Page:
Tears of the Sun is a 2003 action war motion-picture directed by Antoine Fuqua; the man behind notable films such as “Training Day” and “Shooter”. Starring Bruce Willis, it is set in a war-torn Nigeria and pivots on the struggles of a U.S Navy SEAL team unit in trying to evacuate and rescue Flore Kendricks (Monica Belluci); a U.S medical practitioner working in the region alongside several locals who had fallen victim to the ongoing chaos.
This film does a great job in painting for you a vivid picture of the war happening in the Western African state right from minute one; a tone of strife, desperation, and grief is set when you get to see innocent bystanders running for dear life as a good number of them are being murdered brutally by rebel forces. In reality, ethnic bloodshed is, without doubt, a staple of the misfortunes that Africans have faced since time immemorial; the latter has been documented a considerable number of times in films over the years and the events that unfold in this Antoine Fuqua narration pretty much mirror the situation as has been and as sadly continues to be in some parts of the continent.
For a movie with such a premise, I can indeed attest to the fact that I wasn’t really paying close attention to most of the acting performances but all the same, it’s a thumbs up for me especially in relation to the leads. In spite of his relative dormancy in the acting space of late, I am and will remain to be a loyal fan of Bruce Willis and understandably so given the films he has been involved in. He plays Lieutenant A.K Waters here, the leader of an elite team of soldiers whose character arc changes quite significantly in a manner that I found admirable.
He starts out sort of like a programmed robot; doing what his superior ordered him to which is to solely extract the American doctor trapped in the hostile environment alongside two others and leave. This, however, does not come to fruition because he finally gets to tap into the humanity trapped under all that combat clothing and years of being at war scenarios in order to consider helping the local victims. It does take a slap, a strong spit on the face and a birds-eye view of the aftermath of an ongoing massacre to do it but nonetheless, it is a good lesson to learn as viewers having watched the film.
Doctor Kendricks, played so well by Monica Belluci was another character I connected with. She has been so accustomed to her adopted life of medical service as well as the people she is serving in the Nigerian woodlands that she can’t leave without them. As she keeps pestering Bruce Willis’s character on the issue which in the beginning put them at loggerheads, you tend to put yourself in her shoes and see why she stands by her word irrespective of the Lieutenant’s mission.
One of my favourite actors who is widely underrated Johnny Messner is also here and part of the SEAL team; I’m not sure why I don’t see much of him these days but having watched him in this film apace with his compatriots Ellis (Eamonn Walker), Danny (Paul Francis) and James (Cole Hauser), it brought back the years for me when I used to be a fan of the ‘Killer Instinct’ and ‘Tarzan’ television shows.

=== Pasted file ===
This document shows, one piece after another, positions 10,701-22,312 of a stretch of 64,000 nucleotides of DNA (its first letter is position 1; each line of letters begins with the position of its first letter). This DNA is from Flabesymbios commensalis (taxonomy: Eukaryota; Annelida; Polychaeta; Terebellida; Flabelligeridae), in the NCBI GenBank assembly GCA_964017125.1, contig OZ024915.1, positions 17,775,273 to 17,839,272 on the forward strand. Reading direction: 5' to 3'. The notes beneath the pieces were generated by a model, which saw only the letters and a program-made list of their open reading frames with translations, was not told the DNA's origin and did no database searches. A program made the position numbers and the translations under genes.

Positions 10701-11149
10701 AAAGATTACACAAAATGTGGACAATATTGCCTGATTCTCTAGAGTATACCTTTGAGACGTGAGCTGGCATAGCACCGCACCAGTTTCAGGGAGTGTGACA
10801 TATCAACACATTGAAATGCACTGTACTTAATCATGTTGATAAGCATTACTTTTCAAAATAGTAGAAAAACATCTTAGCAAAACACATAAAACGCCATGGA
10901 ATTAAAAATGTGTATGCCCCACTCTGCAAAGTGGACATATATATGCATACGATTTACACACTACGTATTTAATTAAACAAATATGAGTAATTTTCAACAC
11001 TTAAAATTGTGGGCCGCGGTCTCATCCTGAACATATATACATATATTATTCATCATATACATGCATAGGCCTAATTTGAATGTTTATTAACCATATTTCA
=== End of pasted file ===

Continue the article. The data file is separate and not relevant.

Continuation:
Unless you are a complete and utter sadist to the bone, this movie will unquestionably elicit a number of heartfelt emotions from you. From a deadly attack in a remote village where men are shot mercilessly and women raped and/or subjected to bodily mutilation, to a raid on a church which is filled with injured Nigerians whereby a missionary is decapitated and the others torched alive while in the confines of the religious building; the photoplay gives you a compelling reason to ask yourself why violence exists in the first place and why it’s so prevalent in many societies.
Another thing I liked about this film was that it was exquisitely able to uphold the high stakes of the war that was happening all over Nigeria despite the fact that only a handful of the natives are featured to be amidst the chaos. And to cap off the boons, I was impressed by the fact that this film was focused on delivering the riveting plot and not deviating from the latter by giving the main characters too much characterization. The film’s intent is to sell the conflict aspect and thus you as the viewer don’t need a back-story on, for example, who Lieutenant Waters is and how he got to be the shepherd of a revered American task force unit.
I have a couple of issues with this motion-picture though, one of which might stir quite the controversy so, heads up. There was a substantial regression in the intensity of the bona fide moments whenever the movie cut back to Captain Bill (Tom Skerrit); I was slightly vexed by the fact that the character had the power and will to send enough military arsenal and soldiers to make Water’s team’s predicament a lot easier. For a sizable part of the film, the Captain is more-less concerned about the welfare of the doctor and his men as opposed to the latter as well as the Nigerians.
Lastly, I am not particularly of the opinion that African countries should often be associated with certain social ills in films i.e. war and strife; case in point Edward Zwick’s “Blood Diamond”, Cary Joji Fukunaga’s “Beasts Of No Nation”, Terry George’s “Hotel Rwanda” which I reviewed in the recent past and even this Antoine Fuqua movie. I get that stories of struggle and combat where there are casualties tend to pack the emotional punch but in my view, there’s more to this continent which should be showcased instead, just saying.
When all is said and done, you will take one important lesson home upon watching Tears Of The Sun; and that lesson is ‘Good always wins’. It doesn’t matter how much suffering you are going through because hope is always around the vicinity and it is thus your obligation to find it and never let go; at least that’s the feeling I got once the credits rolled in.